Fort Fairfield Rotary awards two Paul Harris Fellows

17 years ago
    Two Paul Harris Fellows were named to the Fort Fairfield Rotary Club recently.
Karl Jackson of Fort Fairfield, son of Lucille and Vincent Jackson was born in 1961 and is the third of four children. Married to Nancy (Lovely) Jackson, they have two children, Jordan and Rachel. Jackson graduated from Fort Fairfield High School, obtained his associates degree from NMCC and obtained a bachelors in business from Husson.

In the past 20 years, Jackson has been employed at McCain Foods Inc., Graphic Utilities and currently is employed at NMCC as an OSHA instructor. A long-time Cub Scout Webelos and Boy Scout leader, he has served in many capacities with the Fort Fairfield Rotary Club where he has been on the board of directors for several terms and the president for a double term, from 2004-2006.
“Karl has also been an integral member of the travel draw committee, forcing us into the age of technology. Karl has been a mainstay in the management of information end of the Travel Draw committee for the past several years,” said Alan Dunn, master of ceremonies for the evening.
When Karl isn’t at work or volunteering in any number of capacities, he may be “caught” fishing, whether in water or ice, snowmobiling, hunting, canoeing or kayaking.
“It is because of your dedication and commitment to family like, vocational endeavors and the unselfish giving of yourself to the community, and because you exhibit the values and actions that all Rotarians strive to achieve, that we are honored and pleased to present a Paul Harris Fellowship recognition to you, Karl Jackson,” said Dunn.
A second Paul Harris Fellow was awarded to Jim Everett.
The son of Kenneth and Sarah Everett, he was born and brought up in Fort Fairfield in 1951. He graduated from Fort Fairfield High School in 1970 and attended the University of Maine. In 1972 he married Karen Sprague and is the father of four children; Troy, Jodie, Kelly and Kerrie and has nine grandchildren.
“Jim is a gentle-natured man who is highly regarded and respected by peers, co-workers, family and friends, of which he has many. When Jim was informed of this honor, he said, ‘Boy they must be near the bottom of the barrel,’ in his modest and dry way. Well, Jim, you couldn’t be further from the truth,” said Dunn.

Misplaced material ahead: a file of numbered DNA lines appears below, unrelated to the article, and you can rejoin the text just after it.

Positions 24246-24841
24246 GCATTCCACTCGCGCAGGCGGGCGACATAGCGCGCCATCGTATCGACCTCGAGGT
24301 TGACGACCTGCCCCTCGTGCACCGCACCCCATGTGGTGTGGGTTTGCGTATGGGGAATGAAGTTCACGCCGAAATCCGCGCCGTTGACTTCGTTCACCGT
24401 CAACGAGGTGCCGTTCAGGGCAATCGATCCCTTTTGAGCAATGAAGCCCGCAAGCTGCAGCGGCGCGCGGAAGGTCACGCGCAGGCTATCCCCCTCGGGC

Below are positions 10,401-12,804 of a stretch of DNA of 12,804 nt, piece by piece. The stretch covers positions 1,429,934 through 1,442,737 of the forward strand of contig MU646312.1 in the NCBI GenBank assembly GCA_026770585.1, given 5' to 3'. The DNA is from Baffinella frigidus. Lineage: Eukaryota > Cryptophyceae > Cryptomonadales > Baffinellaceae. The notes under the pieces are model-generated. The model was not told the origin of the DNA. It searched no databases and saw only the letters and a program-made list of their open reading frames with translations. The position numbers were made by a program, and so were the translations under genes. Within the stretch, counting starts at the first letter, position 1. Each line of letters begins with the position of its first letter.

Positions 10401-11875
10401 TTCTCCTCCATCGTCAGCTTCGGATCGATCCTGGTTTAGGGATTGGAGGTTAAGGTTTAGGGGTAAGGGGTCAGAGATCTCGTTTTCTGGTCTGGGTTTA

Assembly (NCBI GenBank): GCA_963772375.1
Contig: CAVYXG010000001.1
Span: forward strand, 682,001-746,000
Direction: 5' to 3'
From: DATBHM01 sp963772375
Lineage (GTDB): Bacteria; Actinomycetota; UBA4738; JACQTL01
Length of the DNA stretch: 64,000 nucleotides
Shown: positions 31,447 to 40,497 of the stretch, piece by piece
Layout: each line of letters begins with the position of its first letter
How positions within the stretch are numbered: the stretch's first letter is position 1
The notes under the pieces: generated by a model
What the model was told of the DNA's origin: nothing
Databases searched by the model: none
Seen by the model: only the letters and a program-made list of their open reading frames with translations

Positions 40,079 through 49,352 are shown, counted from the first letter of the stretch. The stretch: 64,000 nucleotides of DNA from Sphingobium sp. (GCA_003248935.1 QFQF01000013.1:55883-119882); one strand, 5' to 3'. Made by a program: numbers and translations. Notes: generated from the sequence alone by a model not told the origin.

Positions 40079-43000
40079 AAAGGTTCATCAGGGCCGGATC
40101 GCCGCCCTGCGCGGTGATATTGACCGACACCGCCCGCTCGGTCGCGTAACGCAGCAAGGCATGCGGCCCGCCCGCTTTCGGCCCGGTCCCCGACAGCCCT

Having held various jobs in the farming industry throughout high school, Everett learned a strong work ethic at a young age. From 1972-1977 he worked for MC Locke as a fuel truck driver and from 1977-1985 he was engaged in the farming industry. He was the owner/operator of Boundary Line Drive-In theatre from 1981-1985 and worked as a custodian and bus driver for SAD 20 in 1985, becoming the supervisor of transportation and maintenance in 1988.
Everett is involved with several service clubs and organizations, including Frontier Heritage Historical Society, of which he is the vice president; Maine Educational Plant Maintenance Association, the northern chapter of the Maine Association of Pupil Transportation and a voluntary sexton of Union Cemetery. In addition to these service clubs, Everett wears many hats for SAD 20, including; safety officer, pest management coordinator and asbestos project supervisor. He was recognized on the state and national levels for initiating a series of projects, which are reportedly helping to reduce local schools’ maintenance costs and lower electric bills up to 14 percent.
“It is because of his dedication and commitment to his family life, the community, youth, his church, vocational endeavors and his unselfish giving of himself to his community and because he exhibits the values and actions that all Rotarians strive to achieve that we are honored and pleased to present Paul Harris Fellowship recognition to Jim Everett,” said Dunn.
Today, Rotary is well known throughout the world for its dedication to service and international goodwill.
Changing the world through service, however, was hardly uppermost in the mind of Paul P. Harris when he founded the organization in 1905. Harris, a lawyer in Chicago, had been raised in a rural village in Vermont. He envisioned a new kind of club for professionals that would kindle the fellowship and friendly spirit he had known in his youth.
On the evening of February 23, 1905, Harris invited three friends to a meeting. They discussed Harris’ idea that business leaders should meet periodically to enjoy camaraderie and to enlarge their circle of business and professional acquaintances. The club met weekly; membership was limited to one representative from each business and profession. Though the men didn’t use the term Rotary that night, that gathering is commonly regarded as the first Rotary club meeting.
As they continued to convene, members began rotating their meetings among their places of business, hence the name Rotary. After enlisting a fifth member, the group was formally organized as the Rotary Club of Chicago. The original club emblem, a wagon wheel design, was the precursor of the familiar cogwheel emblem now used by Rotarians worldwide.
Anyone who contributes – or in whose name is contributed – a gift of $1,000 or more to the Annual Programs Fund may become a Paul Harris Fellow. Each new Paul Harris Fellow receives a commemorative certificate, a Paul Harris Fellow pin and a medallion. Donors are eligible for Paul Harris Fellow recognition when their cumulative giving reaches $1,000.